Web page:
Richard II of England was surrounded by greatness, both generational and concurrent. His predecessor Richard I was known as "the Lionheart," and whatever his true failings he is known to posterity as a brave king and legendary warrior. His namesake Richard III was the last English king to die on the battlefield and the last of the Plantagenet line, and whatever his true failings his short and painful reign is known to history for loyalty and his endowment of King's College at Cambridge.
Richard II's own father was Henry the Black Prince, the greatest warrior of his generation and a man renowned for competency. John of Gaunt, brother of the Black Prince and the richest man in England, was his advisor during both his youth and ascendancy and left his imprint on England as chief among Richard's "evel counseilers" (evil counsellors).
Richard II displayed none of the greatness and all of the worst characteristics of his dynasty and historical contemporaries. He came to be king at the age of ten, in 1377, in the shadow of his father. The disasters that sowed the seeds of the War of the Roses and the end of the Plantagenet line began in the very same year with the first of three crippling poll taxes that sparked rebellion across the land and culminated in the Peasant's Revolt of 1381.
When the rebellion came, led by Wat Tyler, Richard's boyish impulse was to negotiate rather than fight. He agreed to the rebel demands, the rebel leaders saw it as weakness and increased their mayhem, and if not for the actions of the Mayor of London the entire countryside would have been swept with insurrection. He took from this lesson the seeds of the absolutist tendencies that pervaded his reign.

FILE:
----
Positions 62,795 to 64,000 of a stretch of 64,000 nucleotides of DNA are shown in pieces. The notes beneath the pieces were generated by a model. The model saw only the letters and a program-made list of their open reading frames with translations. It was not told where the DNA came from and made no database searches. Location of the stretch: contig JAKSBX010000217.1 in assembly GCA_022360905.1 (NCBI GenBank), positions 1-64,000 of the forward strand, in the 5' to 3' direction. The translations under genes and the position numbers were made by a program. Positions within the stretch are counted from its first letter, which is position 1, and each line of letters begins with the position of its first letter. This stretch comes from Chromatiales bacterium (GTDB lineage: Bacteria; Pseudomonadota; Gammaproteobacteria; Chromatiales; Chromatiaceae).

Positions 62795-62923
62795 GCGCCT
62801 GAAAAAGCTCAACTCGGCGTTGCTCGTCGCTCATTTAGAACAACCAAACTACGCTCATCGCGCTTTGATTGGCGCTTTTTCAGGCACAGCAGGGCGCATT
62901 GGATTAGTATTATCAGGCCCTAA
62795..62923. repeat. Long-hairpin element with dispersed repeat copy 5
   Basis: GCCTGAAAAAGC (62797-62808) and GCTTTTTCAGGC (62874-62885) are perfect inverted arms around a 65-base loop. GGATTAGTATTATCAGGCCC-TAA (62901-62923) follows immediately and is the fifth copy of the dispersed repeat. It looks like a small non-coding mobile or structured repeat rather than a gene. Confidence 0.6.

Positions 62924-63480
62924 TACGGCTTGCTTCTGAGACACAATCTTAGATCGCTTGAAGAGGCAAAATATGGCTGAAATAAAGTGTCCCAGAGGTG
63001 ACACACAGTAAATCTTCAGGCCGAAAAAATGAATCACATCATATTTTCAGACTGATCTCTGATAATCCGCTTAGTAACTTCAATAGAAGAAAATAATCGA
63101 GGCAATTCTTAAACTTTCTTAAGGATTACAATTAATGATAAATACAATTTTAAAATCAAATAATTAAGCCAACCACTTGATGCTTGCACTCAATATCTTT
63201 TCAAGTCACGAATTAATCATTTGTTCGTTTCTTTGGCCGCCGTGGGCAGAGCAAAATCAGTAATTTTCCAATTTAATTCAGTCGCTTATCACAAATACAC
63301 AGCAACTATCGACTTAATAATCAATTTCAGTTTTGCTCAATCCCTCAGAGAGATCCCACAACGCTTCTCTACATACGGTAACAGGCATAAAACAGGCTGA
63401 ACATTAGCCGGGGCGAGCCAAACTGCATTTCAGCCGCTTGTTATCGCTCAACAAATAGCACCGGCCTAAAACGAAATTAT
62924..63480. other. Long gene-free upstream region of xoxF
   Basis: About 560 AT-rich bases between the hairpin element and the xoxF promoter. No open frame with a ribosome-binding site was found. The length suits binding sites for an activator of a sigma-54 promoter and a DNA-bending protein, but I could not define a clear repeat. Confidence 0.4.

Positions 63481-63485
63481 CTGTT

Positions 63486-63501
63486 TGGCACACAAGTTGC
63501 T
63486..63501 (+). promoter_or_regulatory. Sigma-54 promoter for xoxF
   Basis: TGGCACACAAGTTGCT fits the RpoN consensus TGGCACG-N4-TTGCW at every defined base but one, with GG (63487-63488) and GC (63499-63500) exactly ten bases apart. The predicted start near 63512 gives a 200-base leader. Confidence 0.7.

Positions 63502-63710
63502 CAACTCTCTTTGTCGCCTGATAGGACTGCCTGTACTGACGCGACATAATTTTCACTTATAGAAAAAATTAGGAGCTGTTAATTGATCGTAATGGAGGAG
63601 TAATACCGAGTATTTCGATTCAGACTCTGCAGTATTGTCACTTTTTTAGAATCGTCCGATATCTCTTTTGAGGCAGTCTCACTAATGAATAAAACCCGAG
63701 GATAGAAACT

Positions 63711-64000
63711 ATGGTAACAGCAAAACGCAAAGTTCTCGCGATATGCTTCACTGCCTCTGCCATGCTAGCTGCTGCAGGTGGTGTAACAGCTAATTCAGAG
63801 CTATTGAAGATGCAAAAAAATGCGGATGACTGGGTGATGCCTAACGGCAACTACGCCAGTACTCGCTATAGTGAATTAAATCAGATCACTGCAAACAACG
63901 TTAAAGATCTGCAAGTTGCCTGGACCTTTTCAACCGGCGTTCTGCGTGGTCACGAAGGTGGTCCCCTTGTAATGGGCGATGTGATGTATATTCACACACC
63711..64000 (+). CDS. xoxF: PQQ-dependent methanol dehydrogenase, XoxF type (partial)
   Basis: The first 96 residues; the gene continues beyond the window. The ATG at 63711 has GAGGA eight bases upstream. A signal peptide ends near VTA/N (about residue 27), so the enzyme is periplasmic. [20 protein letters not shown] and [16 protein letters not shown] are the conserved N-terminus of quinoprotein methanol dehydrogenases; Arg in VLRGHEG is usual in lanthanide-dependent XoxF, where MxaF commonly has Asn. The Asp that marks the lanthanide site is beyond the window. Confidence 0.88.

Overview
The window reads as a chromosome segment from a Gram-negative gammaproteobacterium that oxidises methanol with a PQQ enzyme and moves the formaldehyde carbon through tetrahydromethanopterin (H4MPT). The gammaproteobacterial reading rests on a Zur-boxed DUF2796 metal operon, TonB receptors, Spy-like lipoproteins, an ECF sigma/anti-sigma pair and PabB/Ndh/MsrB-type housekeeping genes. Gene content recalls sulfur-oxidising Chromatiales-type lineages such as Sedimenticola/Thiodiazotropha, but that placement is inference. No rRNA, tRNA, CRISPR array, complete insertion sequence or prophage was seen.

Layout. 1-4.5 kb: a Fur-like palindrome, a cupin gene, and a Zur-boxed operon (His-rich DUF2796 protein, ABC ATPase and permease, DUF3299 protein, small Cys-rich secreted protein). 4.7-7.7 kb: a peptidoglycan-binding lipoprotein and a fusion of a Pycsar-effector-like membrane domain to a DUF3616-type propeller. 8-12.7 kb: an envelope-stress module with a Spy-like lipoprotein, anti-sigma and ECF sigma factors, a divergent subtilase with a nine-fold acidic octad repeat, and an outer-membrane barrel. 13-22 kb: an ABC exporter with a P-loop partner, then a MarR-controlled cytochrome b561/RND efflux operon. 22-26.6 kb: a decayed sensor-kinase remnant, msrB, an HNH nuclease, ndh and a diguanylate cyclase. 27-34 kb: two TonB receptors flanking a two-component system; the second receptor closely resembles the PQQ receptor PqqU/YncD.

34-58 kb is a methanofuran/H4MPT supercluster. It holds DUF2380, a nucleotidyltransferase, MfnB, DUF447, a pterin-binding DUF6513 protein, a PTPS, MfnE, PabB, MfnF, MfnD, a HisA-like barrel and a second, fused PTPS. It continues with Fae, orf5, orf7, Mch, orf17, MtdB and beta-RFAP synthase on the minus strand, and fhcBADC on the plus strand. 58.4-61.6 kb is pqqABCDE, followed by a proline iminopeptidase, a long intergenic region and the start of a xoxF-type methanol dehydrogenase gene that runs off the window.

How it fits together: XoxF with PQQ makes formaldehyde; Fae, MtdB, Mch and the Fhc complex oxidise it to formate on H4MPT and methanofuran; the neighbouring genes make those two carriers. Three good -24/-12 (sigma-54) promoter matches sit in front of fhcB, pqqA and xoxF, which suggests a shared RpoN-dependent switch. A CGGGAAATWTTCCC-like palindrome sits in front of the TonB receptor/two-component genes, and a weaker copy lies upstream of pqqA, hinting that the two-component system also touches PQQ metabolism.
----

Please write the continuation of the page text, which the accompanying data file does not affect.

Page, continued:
Intermittent periods of crisis, civil discord, and endemic corruption characterized the next few years of Richard's reign, battling first the French, then his own Parliament, the Irish, then the Commons, then his own nobles, then the French again, and finally the Scots. Through it all, the men who surrounded Richard grew rich on corruption and influence peddling.
Richard's state of mind is a subject of never ending debate in the rarefied ether of historical study, with historians diagnosing him variously with everything from schizophrenia to general foolishness, but he was at the very least a narcissist, referred to in his reign as a "most beautiful king," with a "face which was white, rounded and feminine." Near the end of his days a new convention arose, that of calling the king "royal majesty" or "high majesty." He stuttered and paused when he became excited. He had nice hair.
The corruption that surrounded him, in conjunction with his general incompetence, finally brought him down. In the end he lost his kingdom and ultimately his dynasty, ending his days in the year 1400, probably of starvation, in the dungeon of Pontefract Castle.
Richard's reign was one of startling incompetence. It stood for high taxes, endemic corruption, a losing foreign policy, a narcissistic personality and an absolutist mindset. But for an accident of birth and his father's name, he would have lived his life as the mediocre man he was.
— Scott Anderson is a Vernon City Councillor, freelance writer, commissioned officer in the Canadian Forces Reserves and a bunch of other stuff. His academic background is in International Relations, Strategic Studies, Philosophy, and poking progressives with rhetorical sticks until they explode.